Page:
Councils warned against sabotaging deaf children
The National Deaf Children’s Society (NDCS) is warning that the gains deaf children made in recent GCSEs results will be eradicated in the next few years by short-sighted council cuts to the support that deaf children rely on to learn.
Government attainment figures for deaf children show that although deaf children are continuing to do better at school, just four in ten are reaching the Government benchmark of five good GCSEs, compared with seven in ten of their classmates.
The attainment gap between deaf children and children with no special educational needs is at 43 per cent for achieving five GCSEs at grade A*-C including English and maths, narrowing from last year’s 46 per cent gap.
The figures show that the work of NDCS, parents and professionals to improve support for deaf children has been making an impact, as grades move in the right direction. However, as one in five local authorities has made a cut to educational support for deaf children in the last year, the charity warns the upward trend will not continue and more deaf children will fall behind.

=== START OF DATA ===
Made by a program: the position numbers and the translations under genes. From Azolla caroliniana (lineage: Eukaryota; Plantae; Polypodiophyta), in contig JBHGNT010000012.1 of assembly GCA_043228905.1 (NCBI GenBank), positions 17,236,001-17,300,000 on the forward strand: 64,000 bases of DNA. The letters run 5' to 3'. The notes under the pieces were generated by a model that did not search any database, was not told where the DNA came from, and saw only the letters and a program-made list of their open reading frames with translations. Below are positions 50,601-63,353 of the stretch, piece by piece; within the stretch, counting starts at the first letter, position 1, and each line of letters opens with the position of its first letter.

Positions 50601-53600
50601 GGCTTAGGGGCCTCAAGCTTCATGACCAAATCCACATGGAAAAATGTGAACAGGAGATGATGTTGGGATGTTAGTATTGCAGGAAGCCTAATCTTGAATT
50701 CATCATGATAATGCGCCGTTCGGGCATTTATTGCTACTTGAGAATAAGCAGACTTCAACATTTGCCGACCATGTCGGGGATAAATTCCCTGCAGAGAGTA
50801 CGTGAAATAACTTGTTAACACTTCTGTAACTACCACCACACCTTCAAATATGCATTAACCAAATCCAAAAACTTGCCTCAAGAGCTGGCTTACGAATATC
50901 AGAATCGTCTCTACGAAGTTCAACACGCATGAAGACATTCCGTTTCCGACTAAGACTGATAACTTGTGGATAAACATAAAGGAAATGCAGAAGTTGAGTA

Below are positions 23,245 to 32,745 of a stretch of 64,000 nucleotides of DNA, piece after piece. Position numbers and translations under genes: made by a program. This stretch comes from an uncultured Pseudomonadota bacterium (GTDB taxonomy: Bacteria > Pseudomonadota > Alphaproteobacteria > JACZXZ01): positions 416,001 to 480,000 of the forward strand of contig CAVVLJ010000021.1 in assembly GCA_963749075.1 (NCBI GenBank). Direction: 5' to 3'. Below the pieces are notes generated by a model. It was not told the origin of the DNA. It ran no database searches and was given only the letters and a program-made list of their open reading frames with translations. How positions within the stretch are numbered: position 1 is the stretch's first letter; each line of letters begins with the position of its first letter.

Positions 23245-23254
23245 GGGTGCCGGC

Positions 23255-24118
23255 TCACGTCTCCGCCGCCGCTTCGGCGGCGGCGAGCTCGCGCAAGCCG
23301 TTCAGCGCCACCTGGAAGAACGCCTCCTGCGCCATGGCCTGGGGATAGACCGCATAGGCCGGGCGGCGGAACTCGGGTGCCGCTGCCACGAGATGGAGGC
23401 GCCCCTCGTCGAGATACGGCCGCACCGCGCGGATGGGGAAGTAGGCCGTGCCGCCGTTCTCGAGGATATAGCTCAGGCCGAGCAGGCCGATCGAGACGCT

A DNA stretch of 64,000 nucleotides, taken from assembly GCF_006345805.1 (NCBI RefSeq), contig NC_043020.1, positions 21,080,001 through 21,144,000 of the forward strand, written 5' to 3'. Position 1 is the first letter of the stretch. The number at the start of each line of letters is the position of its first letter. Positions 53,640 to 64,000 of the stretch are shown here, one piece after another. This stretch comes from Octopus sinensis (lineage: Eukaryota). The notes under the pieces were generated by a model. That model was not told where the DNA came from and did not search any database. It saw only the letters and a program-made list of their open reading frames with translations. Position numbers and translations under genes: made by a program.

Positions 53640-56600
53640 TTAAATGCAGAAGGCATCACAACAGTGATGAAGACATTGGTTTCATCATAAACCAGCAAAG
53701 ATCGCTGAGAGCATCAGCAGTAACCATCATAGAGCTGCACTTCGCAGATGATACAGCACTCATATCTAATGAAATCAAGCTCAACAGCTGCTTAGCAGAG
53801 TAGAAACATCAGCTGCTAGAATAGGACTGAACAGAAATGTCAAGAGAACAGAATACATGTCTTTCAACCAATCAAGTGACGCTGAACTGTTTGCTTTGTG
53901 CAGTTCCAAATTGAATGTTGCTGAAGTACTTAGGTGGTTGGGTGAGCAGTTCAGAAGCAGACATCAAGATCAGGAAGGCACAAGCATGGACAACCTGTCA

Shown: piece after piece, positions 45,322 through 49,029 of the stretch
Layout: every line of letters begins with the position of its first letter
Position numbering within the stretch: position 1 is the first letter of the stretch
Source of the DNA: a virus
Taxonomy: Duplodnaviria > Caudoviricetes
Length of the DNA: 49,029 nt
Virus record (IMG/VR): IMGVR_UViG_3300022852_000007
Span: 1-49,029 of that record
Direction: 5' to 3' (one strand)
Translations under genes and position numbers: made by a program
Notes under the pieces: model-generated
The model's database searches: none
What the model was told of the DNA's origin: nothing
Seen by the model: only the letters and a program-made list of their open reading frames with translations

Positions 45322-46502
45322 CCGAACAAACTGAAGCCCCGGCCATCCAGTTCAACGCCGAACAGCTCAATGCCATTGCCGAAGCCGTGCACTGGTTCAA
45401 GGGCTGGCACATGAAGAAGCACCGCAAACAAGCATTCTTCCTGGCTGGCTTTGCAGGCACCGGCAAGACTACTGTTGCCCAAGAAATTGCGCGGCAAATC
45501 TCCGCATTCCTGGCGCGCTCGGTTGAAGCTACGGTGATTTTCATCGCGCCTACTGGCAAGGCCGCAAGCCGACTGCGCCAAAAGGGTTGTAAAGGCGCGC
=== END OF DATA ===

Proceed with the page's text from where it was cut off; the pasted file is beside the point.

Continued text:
Brian Gale, Director of Policy and Campaigns at NDCS, said: “Deafness is not a learning disability, and with the right support in place, deaf children should be achieving in line with their classmates.
“The consequences of leaving school without good qualifications in today’s extremely tough job market are severe and deaf young people are not getting the grades they need to compete. Although we are encouraged to see the continued improvement in deaf children’s attainment at school, we are very concerned that local authorities are sabotaging the future achievement of deaf children by cutting vital support.”
In May 2011 almost one five local authorities was cutting educational support for deaf children with further cuts uncovered in the following months. Support being cut includes specialist Teachers of the Deaf and teaching assistants.
The specialist support begins for all deaf children from diagnosis. 90 per cent of deaf children’s parents have no previous experience of deafness and almost 90 per cent of deaf children attend mainstream school.
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